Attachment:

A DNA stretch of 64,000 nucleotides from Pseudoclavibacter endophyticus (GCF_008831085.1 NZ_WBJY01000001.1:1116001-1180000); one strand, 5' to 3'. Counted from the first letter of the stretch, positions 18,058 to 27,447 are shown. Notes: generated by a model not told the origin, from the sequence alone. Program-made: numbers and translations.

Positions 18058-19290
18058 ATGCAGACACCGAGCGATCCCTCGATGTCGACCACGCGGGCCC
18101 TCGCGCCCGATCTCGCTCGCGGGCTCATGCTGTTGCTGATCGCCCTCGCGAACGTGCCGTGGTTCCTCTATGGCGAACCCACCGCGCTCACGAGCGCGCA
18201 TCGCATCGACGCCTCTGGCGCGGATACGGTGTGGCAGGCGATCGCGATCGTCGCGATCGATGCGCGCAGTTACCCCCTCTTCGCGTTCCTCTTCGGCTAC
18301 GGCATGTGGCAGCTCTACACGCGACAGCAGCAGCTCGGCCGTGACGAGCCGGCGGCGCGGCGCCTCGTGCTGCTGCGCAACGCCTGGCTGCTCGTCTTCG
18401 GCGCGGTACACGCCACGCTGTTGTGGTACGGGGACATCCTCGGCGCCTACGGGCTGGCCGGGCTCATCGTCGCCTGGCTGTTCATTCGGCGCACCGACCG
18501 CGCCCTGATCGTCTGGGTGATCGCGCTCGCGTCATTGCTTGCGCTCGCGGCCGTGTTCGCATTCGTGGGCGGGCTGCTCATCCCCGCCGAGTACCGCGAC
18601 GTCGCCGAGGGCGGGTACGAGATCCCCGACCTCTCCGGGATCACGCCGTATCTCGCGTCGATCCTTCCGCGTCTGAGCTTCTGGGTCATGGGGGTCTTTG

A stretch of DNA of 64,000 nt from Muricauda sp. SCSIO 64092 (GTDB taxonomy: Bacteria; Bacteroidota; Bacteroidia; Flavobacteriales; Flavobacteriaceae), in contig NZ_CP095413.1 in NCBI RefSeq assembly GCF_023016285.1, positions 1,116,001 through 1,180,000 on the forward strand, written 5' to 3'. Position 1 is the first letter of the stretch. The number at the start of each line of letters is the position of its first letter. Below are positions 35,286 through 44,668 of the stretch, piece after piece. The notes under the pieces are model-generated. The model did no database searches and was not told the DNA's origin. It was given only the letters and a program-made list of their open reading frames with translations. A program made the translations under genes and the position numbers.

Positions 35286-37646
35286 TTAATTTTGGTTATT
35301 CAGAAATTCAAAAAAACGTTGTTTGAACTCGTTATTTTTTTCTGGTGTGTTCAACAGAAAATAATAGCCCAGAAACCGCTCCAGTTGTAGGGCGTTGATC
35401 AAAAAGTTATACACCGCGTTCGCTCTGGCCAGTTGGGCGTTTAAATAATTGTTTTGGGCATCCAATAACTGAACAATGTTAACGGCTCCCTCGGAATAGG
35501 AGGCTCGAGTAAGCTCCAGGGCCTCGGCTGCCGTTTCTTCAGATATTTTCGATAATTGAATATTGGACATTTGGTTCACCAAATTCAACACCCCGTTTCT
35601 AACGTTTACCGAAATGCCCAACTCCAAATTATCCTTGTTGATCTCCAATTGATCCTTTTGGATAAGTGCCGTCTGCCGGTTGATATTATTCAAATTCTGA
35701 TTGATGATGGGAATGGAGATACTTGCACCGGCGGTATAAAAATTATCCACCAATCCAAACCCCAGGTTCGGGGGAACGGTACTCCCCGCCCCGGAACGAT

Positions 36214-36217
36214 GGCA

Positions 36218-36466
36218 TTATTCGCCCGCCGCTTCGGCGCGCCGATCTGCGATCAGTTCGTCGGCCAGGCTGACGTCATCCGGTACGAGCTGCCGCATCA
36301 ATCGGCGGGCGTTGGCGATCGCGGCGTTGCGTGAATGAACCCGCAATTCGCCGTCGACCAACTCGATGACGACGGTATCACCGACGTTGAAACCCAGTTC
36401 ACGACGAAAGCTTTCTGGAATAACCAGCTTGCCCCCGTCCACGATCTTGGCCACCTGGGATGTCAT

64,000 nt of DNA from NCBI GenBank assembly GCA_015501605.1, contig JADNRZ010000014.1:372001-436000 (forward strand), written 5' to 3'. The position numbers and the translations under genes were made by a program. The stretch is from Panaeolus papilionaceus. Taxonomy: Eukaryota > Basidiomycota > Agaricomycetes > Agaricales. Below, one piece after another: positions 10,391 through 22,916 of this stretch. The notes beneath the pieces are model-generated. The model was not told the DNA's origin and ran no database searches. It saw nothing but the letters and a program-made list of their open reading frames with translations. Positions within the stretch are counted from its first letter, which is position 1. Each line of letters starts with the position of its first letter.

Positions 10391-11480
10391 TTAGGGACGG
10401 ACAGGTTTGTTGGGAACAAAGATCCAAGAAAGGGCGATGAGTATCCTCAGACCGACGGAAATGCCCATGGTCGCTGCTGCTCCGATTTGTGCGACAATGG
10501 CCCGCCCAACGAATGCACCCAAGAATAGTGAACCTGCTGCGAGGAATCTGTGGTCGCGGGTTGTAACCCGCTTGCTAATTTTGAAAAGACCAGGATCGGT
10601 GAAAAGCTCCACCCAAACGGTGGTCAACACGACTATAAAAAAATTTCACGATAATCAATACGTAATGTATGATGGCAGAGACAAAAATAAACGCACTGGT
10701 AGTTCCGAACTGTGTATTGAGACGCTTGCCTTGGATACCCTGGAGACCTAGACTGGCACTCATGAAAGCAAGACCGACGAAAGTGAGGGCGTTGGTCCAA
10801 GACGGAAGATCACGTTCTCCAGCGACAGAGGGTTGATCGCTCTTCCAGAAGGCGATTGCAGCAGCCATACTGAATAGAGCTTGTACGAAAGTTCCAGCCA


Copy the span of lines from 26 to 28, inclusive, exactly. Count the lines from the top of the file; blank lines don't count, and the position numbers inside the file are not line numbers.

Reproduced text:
10391 TTAGGGACGG
10401 ACAGGTTTGTTGGGAACAAAGATCCAAGAAAGGGCGATGAGTATCCTCAGACCGACGGAAATGCCCATGGTCGCTGCTGCTCCGATTTGTGCGACAATGG
10501 CCCGCCCAACGAATGCACCCAAGAATAGTGAACCTGCTGCGAGGAATCTGTGGTCGCGGGTTGTAACCCGCTTGCTAATTTTGAAAAGACCAGGATCGGT